What it looks like: This warning light looks like an exclamation mark inside a circle with parentheses on either side. In some vehicles, it’s the letters “ABS” inside a circle with parentheses. 

What to do: If it’s not the parking brake, then get the issue diagnosed as quickly as possible by visiting your mechanic. 


Many vehicles today have traction and stability control systems that use your anti-lock brake system to determine if one wheel is spinning faster than the others or slipping. If it detects this, it applies the brakes to regain traction. 

What it looks like: Often this indicator takes the form of a car with curvy lines underneath. 

What to do: Most of the time, this light is simply alerting you to the fact that your traction control system is active and doing its job, especially in rainy or snowy conditions. However, if it comes on when roads are dry and you’re driving moderate speeds, it might be indicative of a flaw in the system. Some vehicles will let you adjust how these systems engage. Be sure to check with your mechanic or dealer if it continues to be a problem.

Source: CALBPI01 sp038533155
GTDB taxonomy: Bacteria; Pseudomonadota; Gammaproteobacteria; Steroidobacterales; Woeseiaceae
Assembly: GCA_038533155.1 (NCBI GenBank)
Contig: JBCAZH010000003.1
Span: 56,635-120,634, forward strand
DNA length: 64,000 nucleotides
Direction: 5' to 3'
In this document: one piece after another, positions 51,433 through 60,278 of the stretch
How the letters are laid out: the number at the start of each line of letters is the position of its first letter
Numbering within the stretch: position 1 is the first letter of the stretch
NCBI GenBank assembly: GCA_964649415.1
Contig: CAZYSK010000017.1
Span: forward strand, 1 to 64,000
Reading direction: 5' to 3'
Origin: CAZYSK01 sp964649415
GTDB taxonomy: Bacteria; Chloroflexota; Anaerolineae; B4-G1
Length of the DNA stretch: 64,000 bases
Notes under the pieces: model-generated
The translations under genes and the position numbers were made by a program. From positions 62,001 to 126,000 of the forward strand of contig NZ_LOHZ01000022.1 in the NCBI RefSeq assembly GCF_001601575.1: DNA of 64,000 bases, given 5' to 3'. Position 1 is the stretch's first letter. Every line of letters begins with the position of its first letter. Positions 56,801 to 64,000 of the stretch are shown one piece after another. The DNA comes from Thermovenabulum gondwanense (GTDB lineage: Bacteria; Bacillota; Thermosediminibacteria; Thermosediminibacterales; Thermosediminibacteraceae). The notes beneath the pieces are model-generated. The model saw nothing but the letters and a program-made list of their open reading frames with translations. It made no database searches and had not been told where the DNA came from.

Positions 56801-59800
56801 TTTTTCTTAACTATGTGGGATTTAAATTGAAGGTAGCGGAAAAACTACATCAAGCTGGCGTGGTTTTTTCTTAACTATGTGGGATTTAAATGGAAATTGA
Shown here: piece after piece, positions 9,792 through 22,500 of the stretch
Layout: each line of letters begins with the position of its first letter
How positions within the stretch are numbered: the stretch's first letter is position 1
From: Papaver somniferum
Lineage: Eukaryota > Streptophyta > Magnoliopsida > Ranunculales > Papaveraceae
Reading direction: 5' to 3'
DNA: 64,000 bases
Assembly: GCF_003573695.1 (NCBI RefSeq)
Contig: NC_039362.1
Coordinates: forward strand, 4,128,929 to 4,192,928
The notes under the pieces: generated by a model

If your coolant level is low or your engine is overheating, then you’ll see this warning. There are some serious issues related to coolant levels and temperature that could damage your engine. 

What it looks like: A thermometer going for a swim. 

What to do: Definitely don’t ignore this one, because it could lead to much more serious engine troubles, like a broken water pump, a leaking or burst coolant hose, or damage to the radiator. Have your mechanic diagnose it as soon as you can.  


You know that your airbags are supposed to deploy in the event of a collision, and if this light turns on when you start your vehicle, then goes away, that’s just your car letting you know your airbags are there. But if the light remains on, it could be an issue with the electronic control unit or other computer problem, or if your airbag has deployed and wasn’t reset, that can also cause the light to come on. 

What it looks like: A person sitting in a car seat, with a circle in front of them. 

What to do: Definitely get it checked out to confirm that the airbags haven’t become deactivated or are faulty. It’s quite possibly a computer issue that can be reset. 

See a dashboard light that we didn’t talk about here? Check your owners manual for a full list of warning lights and indicators in your vehicle.